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Alzheimer's and Anesthesia
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Posted: Tuesday, January 17, 2012 5:41 PM
Joined: 1/14/2015
Posts: 40463

Originally posted by: DawnD

My mom is diagnosed with Alzheimer's (age 60) about 1 year ago. We were told that she may have to have surgery for a frozen shoulder. Has anyone heard or had experiences with the effects of anesthesia on an Alz patient? I read some article, but wanted to hear from you guys. Thanks
Posted: Tuesday, January 17, 2012 5:41 PM
Originally posted by: New Realm


I'm reposting this article excerpt that I posted on Dawn's Caregiver forum thread. It's commonly confused, but Isoflurane is considered the one to avoid, and Desflurane is the one that is thought to be OK.


New Realm Posted May 21, 2008 8:18 AM

Here is one of many articles that can be found by googling this phrase:

"Anesthesia and Alzheimer's"

In studies of human brain cells, the widely-used anesthetic desflurane does not contribute to increased production of amyloid-beta protein; however, when combined with low oxygen conditions, it can produce more of this Alzheimer's associated protein.

Over 200 million people undergo surgery each year, and there has been concern that anesthetic use may contribute to Alzheimer's and other brain disorders. Bin Zhang, Yuanlin Dong, Rudolph Tanzi, Zhongcong Xie, and colleagues examined this possibility with commonly used inhalation anesthetics isoflurane previously and desflurane more recently.

They subjected human brain cells to 12% desflurane for six hours (mimicking a surgery condition) and observed no changes in either the production of amyloid-beta protein or the rate of cell death. However, when combined with low oxygen levels (18%), desflurane could stimulate these cellular changes associated with Alzheimer's (hypoxia by itself did not induce any changes). The results with desflurane are contrary to the researchers' previous work, which found isoflurane by itself could stimulate both amyloid production and cell death.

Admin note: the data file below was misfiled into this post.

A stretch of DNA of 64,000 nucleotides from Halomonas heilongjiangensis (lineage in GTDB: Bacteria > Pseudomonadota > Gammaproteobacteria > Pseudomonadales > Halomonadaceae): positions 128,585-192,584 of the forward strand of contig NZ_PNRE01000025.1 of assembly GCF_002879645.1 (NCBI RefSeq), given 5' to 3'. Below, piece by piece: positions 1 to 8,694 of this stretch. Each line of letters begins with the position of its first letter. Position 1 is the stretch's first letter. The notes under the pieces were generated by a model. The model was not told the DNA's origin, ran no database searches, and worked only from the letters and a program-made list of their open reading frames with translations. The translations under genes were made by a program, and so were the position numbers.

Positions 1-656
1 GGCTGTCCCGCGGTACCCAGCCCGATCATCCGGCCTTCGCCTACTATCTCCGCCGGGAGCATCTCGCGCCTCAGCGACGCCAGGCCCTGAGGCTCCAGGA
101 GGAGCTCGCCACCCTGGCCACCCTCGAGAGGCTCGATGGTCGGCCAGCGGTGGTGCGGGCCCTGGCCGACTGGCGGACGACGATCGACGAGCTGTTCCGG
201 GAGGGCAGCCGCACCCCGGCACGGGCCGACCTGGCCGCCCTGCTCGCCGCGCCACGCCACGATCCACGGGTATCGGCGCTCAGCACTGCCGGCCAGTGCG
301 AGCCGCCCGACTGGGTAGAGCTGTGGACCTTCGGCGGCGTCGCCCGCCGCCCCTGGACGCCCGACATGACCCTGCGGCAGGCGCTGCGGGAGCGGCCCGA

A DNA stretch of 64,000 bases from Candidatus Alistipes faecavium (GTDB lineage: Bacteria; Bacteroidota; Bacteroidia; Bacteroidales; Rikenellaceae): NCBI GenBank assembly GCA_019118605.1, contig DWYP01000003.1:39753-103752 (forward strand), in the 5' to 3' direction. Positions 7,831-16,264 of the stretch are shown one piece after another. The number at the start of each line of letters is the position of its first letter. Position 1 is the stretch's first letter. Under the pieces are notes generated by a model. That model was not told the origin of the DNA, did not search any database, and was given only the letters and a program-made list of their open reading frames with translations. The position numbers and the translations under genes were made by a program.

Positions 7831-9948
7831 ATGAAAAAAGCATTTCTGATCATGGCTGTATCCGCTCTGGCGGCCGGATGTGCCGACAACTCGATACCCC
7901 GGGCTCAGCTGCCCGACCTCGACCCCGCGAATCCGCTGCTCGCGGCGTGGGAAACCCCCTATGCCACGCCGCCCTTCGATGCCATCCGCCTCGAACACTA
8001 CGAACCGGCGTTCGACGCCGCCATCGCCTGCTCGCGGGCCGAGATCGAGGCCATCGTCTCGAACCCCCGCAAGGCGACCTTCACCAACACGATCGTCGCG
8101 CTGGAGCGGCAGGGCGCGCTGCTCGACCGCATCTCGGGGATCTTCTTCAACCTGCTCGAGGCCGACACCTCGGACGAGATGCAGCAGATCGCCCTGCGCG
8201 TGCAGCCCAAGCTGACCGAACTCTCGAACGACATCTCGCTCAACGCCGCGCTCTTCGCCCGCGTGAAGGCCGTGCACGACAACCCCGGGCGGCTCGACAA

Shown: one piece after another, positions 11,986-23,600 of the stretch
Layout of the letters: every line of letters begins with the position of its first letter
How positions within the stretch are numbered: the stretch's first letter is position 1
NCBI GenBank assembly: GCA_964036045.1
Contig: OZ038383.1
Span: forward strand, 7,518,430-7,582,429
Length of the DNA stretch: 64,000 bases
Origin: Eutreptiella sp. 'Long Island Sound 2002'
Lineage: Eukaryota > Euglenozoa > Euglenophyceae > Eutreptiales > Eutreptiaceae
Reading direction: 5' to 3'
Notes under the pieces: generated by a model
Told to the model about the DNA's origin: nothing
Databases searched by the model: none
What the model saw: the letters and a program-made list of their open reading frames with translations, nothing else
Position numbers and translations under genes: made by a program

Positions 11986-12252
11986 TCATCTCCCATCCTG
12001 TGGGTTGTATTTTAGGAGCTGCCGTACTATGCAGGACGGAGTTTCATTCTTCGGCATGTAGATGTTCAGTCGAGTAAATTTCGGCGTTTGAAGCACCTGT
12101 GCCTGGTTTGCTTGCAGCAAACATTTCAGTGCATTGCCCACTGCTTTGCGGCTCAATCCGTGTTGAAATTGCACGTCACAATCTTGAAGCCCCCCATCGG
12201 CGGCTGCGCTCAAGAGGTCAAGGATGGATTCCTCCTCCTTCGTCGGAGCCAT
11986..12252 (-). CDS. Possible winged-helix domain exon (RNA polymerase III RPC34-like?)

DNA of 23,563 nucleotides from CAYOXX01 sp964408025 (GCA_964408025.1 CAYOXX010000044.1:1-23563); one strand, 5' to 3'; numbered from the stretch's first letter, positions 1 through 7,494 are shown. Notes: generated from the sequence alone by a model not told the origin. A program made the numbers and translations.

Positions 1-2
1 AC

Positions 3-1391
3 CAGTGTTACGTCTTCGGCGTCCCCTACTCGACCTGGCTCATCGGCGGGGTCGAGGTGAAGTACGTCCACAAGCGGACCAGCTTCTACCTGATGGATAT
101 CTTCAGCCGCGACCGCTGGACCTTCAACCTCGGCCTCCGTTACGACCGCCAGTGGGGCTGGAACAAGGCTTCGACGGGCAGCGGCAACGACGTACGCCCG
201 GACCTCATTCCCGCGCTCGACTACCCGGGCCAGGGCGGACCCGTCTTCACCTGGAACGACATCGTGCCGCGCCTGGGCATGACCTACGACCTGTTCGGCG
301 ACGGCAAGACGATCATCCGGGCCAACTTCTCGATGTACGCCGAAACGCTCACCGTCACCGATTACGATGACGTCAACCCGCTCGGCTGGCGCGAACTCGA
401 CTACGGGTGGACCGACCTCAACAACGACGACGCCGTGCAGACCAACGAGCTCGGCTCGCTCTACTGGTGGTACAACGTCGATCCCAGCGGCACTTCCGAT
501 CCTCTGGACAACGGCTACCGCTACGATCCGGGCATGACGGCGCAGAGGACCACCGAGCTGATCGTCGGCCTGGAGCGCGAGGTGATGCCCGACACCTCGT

The researchers do emphasize that the current findings are from cell culture experiments, and the next critical step will be to confirm these findings in animal models and test the effects of other anesthetic agents. But, these early results suggest that it is important to ensure anesthetic patients maintain sufficient oxygen in their brain.

Article adapted by Medical News Today from original press release
Posted: Tuesday, January 17, 2012 5:41 PM
Originally posted by: younghope1

THNAK YOU for correcting me on that Diana. I need to be more careful Frowner
Posted: Tuesday, January 17, 2012 5:41 PM
Originally posted by: younghope1

Hi Dawn, there are two types of anesthesia that are commonly used in hospitals and I believe the one you want to ask for is Isoflurane, it is the healthier of the two. Also when I had disc surgery in my neck I explained to them that I had dementia and they used less which meant I woke up quicker and didn't feel as confused as I had in surgeries past. Hope this helps..........